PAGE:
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Economy

Trumpism and America's Dual Economy

So far, the president-elect’s policy priorities appear to be setting the stage for class and racial divides to grow ever deeper.
President-elect Donald Trump talks with workers during a visit to the Carrier factory in Indianapolis, Indiana.
President-elect Donald Trump talks with workers during a visit to the Carrier factory in Indianapolis, Indiana.Evan Vucci/AP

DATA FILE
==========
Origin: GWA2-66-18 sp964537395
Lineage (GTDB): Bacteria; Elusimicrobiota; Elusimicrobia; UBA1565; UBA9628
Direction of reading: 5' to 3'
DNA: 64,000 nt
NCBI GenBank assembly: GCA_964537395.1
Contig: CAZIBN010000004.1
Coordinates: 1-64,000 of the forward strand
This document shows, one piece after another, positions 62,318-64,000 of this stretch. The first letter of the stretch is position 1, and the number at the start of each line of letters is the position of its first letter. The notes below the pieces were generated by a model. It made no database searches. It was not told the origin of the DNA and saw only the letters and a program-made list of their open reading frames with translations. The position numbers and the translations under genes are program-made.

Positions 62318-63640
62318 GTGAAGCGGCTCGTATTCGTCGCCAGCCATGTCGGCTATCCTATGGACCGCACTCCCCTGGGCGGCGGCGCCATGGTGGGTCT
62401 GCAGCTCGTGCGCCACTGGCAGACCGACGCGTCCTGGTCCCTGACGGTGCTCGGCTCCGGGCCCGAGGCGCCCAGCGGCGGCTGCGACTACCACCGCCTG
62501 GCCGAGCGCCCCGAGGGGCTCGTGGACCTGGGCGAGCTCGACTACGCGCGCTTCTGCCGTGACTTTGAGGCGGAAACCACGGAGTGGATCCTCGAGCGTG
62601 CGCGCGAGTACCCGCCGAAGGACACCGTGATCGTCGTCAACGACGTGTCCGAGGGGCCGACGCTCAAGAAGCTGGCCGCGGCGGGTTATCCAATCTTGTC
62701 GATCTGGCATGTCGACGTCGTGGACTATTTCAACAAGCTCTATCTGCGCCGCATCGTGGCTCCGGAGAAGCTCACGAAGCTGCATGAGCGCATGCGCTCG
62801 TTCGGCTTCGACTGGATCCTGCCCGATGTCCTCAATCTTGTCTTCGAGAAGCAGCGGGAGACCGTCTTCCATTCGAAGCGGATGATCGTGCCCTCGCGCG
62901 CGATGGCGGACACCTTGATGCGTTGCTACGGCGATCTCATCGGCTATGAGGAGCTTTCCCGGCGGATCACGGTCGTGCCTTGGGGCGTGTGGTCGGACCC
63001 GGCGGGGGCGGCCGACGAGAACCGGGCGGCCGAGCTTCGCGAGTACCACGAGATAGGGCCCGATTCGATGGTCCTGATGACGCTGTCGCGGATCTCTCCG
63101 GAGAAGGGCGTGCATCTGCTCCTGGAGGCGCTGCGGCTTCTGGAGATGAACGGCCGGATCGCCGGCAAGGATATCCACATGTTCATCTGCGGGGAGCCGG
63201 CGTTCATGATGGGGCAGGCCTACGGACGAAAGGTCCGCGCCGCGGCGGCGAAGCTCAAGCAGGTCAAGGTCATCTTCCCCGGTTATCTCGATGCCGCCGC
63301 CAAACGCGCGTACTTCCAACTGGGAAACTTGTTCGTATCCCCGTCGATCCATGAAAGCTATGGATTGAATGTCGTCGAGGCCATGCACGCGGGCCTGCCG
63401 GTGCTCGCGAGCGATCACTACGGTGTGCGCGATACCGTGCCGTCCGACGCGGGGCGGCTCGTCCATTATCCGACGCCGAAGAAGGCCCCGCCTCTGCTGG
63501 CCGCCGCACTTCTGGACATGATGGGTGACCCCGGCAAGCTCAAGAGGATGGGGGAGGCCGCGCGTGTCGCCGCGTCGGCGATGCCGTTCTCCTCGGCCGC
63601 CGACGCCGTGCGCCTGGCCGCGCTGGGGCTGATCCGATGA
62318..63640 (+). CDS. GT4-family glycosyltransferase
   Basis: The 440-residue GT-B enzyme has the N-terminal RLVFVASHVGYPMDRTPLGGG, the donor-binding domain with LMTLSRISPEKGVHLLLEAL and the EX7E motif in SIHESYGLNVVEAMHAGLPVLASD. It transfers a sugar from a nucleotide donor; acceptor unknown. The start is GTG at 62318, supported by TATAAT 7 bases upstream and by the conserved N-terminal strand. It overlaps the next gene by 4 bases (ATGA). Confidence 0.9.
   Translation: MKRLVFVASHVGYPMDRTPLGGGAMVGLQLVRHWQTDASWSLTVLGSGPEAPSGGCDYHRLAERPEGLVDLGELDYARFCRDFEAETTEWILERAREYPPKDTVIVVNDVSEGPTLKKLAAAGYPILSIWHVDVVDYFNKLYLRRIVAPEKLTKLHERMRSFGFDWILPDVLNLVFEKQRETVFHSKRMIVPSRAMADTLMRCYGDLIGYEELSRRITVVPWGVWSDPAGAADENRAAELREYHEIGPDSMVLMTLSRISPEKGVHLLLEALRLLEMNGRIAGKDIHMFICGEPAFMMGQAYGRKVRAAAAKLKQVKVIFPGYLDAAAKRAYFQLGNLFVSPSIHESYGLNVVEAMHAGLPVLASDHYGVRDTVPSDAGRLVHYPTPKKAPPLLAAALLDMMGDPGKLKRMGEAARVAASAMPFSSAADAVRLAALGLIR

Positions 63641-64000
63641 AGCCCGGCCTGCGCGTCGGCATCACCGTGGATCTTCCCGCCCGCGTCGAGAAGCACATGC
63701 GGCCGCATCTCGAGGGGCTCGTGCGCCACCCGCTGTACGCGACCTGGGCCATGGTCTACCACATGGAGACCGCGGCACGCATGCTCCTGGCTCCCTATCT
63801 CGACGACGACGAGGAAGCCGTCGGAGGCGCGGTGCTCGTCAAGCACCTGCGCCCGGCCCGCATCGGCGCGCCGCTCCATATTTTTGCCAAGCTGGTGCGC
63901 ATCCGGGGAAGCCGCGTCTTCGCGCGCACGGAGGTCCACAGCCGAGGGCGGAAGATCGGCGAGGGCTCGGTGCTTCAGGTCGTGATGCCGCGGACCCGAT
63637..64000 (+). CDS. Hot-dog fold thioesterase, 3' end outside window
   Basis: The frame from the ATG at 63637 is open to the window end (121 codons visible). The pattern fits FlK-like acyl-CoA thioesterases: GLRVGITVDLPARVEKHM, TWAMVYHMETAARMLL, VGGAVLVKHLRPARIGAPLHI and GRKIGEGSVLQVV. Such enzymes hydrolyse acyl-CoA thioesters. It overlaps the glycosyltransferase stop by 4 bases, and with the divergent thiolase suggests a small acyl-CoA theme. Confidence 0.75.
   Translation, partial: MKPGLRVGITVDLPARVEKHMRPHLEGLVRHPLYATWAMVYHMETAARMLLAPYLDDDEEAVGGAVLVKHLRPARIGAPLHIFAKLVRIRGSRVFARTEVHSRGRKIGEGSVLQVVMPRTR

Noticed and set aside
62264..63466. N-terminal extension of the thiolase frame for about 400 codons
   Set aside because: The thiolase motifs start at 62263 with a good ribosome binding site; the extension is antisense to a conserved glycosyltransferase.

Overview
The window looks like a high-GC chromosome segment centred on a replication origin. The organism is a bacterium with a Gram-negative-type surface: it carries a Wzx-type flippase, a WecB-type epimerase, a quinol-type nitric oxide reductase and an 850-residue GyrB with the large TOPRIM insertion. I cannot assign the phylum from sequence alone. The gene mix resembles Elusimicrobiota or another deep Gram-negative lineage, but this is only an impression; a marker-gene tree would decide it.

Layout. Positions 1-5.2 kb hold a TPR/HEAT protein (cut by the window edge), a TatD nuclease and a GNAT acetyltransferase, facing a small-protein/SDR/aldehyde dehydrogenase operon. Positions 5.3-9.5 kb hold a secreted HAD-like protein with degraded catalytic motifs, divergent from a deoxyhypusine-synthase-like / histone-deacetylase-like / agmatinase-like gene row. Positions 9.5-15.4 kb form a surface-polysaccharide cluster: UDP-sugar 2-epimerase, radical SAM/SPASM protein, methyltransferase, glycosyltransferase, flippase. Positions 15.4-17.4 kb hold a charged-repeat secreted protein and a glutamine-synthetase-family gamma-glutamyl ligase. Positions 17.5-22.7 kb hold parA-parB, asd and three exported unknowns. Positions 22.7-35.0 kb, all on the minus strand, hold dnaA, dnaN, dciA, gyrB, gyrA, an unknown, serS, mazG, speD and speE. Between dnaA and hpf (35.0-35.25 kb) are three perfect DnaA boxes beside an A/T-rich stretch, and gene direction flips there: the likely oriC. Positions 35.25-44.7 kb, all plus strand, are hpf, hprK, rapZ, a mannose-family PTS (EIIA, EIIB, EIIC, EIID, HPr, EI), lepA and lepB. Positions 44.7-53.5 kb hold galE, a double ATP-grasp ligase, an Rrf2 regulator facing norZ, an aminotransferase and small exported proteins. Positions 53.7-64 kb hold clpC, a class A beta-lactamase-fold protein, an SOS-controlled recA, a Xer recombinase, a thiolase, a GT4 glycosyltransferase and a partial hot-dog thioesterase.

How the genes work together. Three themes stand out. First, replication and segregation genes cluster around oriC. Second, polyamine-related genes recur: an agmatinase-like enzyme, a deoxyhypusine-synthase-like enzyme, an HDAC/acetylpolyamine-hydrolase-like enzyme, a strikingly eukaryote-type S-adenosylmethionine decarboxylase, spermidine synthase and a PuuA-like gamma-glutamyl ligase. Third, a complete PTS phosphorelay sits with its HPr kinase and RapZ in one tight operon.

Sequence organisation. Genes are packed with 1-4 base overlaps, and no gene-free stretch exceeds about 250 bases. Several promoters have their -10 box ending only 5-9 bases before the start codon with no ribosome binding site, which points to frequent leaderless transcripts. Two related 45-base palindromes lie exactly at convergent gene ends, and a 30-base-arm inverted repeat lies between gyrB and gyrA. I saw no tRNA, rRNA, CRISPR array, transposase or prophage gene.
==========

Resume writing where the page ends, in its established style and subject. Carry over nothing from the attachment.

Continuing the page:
A political earthquake might be the most apt metaphor for the 2016 U.S. presidential election. Not only because the result was unexpected and rattling, but because the deep divisions of class and race that influenced it resemble the realigning of tectonic plates—slow shifts that eventually produce a tremendous release of energy along well-established fault lines.

The dynamics of these underlying fault lines in American life are presciently detailed in the work of the MIT economic historian Peter Temin, who has documented the rise of America’s “Dual Economy.” (Temin is developing his original essay into a book on The Vanishing Middle Class, to be published this coming March by MIT Press.)